WIMMERA HARVEST 2015: RECIEVAL SITES OPEN FOR BUSINESS
GRAIN recieval sites in the region are starting to feel the effects of the 2015 harvest. Pulse growers have been rolling into Wimpak Exporting Company at Minyip for the past three weeks. Marketing and accumulation team head James French said growers had been coming from Minyip’s surrounding district, along with Warracknabeal and Beulah. “Some of the southern Mallee guys, who have had trouble with quality, have also been coming to us to get their grain cleaned,” he said.
“We started about three weeks ago and it’s now started to back off a bit as growers get stuck into cereals.” Mr French said the overall mood was one of disappointment.
“Farmers are mainly disappointed about the lack of volume,” he said. “It’s just been a tough season unfortunately. “However, quality wise, it’s not too bad.
“It’s been a bit of a mixed bag all round.” Mr French said high lentil prices at the moment was one positive growers could take away. “We’ve also had some good quality pulses, being graded number one,” he said.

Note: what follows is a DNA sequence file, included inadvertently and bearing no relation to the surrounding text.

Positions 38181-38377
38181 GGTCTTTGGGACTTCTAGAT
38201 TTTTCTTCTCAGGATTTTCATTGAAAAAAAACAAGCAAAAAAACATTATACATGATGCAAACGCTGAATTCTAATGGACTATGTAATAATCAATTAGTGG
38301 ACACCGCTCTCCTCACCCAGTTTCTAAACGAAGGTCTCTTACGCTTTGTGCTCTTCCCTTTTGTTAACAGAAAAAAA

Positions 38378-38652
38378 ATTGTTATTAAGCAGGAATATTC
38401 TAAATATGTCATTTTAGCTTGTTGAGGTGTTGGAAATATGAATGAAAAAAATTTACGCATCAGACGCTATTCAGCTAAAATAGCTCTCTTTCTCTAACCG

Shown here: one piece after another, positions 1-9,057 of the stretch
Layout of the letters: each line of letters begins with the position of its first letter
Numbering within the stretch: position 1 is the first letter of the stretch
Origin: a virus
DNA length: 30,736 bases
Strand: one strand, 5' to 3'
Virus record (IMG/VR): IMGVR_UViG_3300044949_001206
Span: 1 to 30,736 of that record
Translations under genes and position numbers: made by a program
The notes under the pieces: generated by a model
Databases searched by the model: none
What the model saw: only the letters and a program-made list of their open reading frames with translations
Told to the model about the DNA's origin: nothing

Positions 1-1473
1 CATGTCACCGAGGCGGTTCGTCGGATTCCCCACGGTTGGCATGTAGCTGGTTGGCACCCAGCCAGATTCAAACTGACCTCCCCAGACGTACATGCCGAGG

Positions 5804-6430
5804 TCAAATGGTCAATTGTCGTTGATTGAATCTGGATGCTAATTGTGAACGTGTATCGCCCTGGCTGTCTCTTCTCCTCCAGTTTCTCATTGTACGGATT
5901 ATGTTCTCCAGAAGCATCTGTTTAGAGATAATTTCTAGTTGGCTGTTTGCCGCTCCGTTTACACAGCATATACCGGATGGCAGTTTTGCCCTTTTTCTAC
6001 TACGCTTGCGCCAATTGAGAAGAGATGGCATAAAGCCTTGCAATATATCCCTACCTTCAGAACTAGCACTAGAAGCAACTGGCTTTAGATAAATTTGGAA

Grainflow Dimboola site superviser Ken Ough said harvest was ticking along slowly. “It’s not going too good – all barley has gone feed and we’ve had high protein wheat. “It was what we expected with the dry finish.”
Mr Ough said while prices overall weren’t fantastic, some growers were getting more than they initially thought. He said the site opened on November 9 – two weeks earlier than last year. “We will probably finish about three weeks earlier too,” he said.
GrainCorp’s latest harvest update shows deliveries of wheat and barley have started in northern areas of the state. “Canola is being windrowed in the western districts and initial deliveries are expected later this week,” the report said. Birchip Cropping Group chief executive Chris Sounness said harvest was now under way for most of the Wimmera. ”Some areas are slightly better while others are slightly worse,” he said. “Farmers start with their best paddock though, so the worst is still to come. That’s the economics of harvest.”